• Strategies for empowering metaliterate learners through the newly developed metaliterate learner characteristics and revised Metaliteracy Goals and Learning Objectives in the framing chapter by Thomas P. Mackey, Ph.D., Professor in the Department of Arts and Media at SUNY Empire State College
  • Documentation as an expanded dimension of the metaliteracy model to reinforce ethical and responsible information practices examined by Marc Kosciejew, M.L.I.S., Ph.D., Faculty of Media and Knowledge Sciences in the Department of Library, Information, and Archive Sciences, University of Malta
  • Inoculation theory as a way to build resistance to influence in the post-truth world theorized by Josh Compton, Ph.D., from the Institute for Writing and Rhetoric at Dartmouth College
  • Scientific literacy enhanced as a holistic learning strategy through metaliteracy examined by Allison B. Brungard, M.L.I.S., from Slippery Rock University and Kristin M. Klucevsek, Ph.D., from Duquesne University
  • The synergistic relationship between text and image in photojournalism analyzed by Thomas Palmer, M.S., Digital Media Lecturer from the University at Albany, SUNY, and Editorial Design Director / News Editor at the Times Union newspaper

Practice

  • The role of LIS professionals in supporting metaliterate learning and the ACRL Framework in a chapter co-authored by Nicole A. Cooke, Ph.D., M.Ed., M.L.S., and Rachel Magee, Ph.D., M.A., from the University of Illinois
  • Teaching students to be wrong through lessons designed with metaliteracy and the ACRL Framework in a freshman seminar developed and taught by Allison Hosier, M.S.I.S., Information Literacy Librarian, at the University at Albany, SUNY
  • Developing metaliterate learners as analytical readers and writers through genre analysis and fictionality in first-year writing instruction as described by Jaclyn Partyka, Ph.D., in the English Department at Temple University.
  • Incorporating Poetic Ethnograpy and digital storytelling based on poetic narratives from neighborhoods in Philadelphia in the closing chapter by Kimmika L. H. Williams-Witherspoon, Ph.D., Associate Professor in the Department of Theater at Temple University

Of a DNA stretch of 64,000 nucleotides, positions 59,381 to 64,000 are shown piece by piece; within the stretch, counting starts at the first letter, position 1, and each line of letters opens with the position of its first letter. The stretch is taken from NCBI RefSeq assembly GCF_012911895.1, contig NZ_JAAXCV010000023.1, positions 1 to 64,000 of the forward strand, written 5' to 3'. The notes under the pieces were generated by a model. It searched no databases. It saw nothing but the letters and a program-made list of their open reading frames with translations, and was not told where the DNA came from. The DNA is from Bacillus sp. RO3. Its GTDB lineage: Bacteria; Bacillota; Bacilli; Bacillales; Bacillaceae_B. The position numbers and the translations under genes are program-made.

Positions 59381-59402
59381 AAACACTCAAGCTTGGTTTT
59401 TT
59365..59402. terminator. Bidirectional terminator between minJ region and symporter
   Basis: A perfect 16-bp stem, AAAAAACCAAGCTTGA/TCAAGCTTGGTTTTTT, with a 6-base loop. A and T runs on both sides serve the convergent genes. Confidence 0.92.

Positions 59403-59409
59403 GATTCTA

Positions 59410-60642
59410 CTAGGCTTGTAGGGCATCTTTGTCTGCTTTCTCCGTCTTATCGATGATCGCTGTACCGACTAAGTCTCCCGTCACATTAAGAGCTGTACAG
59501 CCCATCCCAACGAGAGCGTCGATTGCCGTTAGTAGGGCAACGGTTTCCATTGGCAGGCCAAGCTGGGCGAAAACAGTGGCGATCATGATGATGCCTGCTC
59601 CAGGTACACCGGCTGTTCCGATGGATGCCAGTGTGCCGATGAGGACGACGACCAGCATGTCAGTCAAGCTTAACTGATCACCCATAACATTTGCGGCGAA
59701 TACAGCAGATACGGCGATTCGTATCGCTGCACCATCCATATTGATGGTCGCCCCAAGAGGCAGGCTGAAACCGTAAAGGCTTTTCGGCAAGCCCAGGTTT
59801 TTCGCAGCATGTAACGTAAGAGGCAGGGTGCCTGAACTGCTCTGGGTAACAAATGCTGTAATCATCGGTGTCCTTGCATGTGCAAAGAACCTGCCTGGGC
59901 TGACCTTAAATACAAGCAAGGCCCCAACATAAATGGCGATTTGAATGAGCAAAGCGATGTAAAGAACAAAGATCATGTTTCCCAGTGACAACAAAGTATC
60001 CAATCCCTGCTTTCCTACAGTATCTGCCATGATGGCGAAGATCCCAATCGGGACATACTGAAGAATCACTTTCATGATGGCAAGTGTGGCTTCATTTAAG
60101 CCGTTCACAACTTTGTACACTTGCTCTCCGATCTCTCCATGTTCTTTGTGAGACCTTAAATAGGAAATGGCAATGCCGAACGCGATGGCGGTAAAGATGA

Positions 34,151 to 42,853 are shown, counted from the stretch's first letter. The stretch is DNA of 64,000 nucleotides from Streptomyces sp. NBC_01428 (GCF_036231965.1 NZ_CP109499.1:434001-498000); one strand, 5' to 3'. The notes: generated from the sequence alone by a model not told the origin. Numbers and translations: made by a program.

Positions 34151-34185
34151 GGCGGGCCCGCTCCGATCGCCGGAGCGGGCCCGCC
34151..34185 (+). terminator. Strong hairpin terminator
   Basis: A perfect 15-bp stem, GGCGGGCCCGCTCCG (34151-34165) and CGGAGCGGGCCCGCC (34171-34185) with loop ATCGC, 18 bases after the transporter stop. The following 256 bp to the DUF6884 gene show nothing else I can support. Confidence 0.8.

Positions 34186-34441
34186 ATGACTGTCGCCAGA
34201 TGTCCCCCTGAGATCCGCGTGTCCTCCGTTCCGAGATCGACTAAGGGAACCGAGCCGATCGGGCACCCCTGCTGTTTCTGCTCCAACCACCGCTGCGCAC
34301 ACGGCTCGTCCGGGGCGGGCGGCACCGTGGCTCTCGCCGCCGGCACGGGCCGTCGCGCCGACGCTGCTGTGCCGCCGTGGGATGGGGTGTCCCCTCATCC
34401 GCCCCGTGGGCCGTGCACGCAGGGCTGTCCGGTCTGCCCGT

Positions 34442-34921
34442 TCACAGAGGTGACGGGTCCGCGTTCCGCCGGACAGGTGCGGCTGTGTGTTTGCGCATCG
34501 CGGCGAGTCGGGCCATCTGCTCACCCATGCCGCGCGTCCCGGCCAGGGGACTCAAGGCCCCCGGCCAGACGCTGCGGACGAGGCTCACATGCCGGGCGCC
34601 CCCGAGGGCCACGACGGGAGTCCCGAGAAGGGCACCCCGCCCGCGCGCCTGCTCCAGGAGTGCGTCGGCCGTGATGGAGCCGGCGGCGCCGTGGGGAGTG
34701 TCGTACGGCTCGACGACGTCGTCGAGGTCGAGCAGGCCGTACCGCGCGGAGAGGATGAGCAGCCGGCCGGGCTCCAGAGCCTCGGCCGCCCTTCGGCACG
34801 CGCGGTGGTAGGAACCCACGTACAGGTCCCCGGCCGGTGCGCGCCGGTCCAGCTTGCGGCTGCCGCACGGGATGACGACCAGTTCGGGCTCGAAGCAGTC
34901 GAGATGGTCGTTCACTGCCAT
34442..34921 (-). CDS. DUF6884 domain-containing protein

Metaliteracy is an empowering pedagogical model for preparing learners to be ethical and responsible participants in today’s divisive information environment. This new book showcases several teaching and learning theories and practices that have already proven effective and are certain to inspire new ideas. Metaliterate Learning for the Post-Truth World builds on the two previous metaliteracy books Metaliteracy in Practice (2016) and Metaliteracy: Reinventing Information Literacy to Empower Learners (2014).

Recording of Metaliteracy Presentation at LSU Now Available Online

The recent presentation by Trudi Jacobson and Tom Mackey at LSU entitled Teaching Metaliteracy in a Post-Truth World is now available online via YouTube. If you have any follow-up questions or comments be sure to contact us.

Thanks to Dr. Carol L. Barry, Director of the School of Library & Information Science, and everyone at LSU, for welcoming us to campus as part of the College of Human Sciences and Education’s Quality of Life Lecture Series. Special thanks to Dr. Edward Benoit III, Assistant Professor from the School of Library & Information Science, for working with his team on producing the video.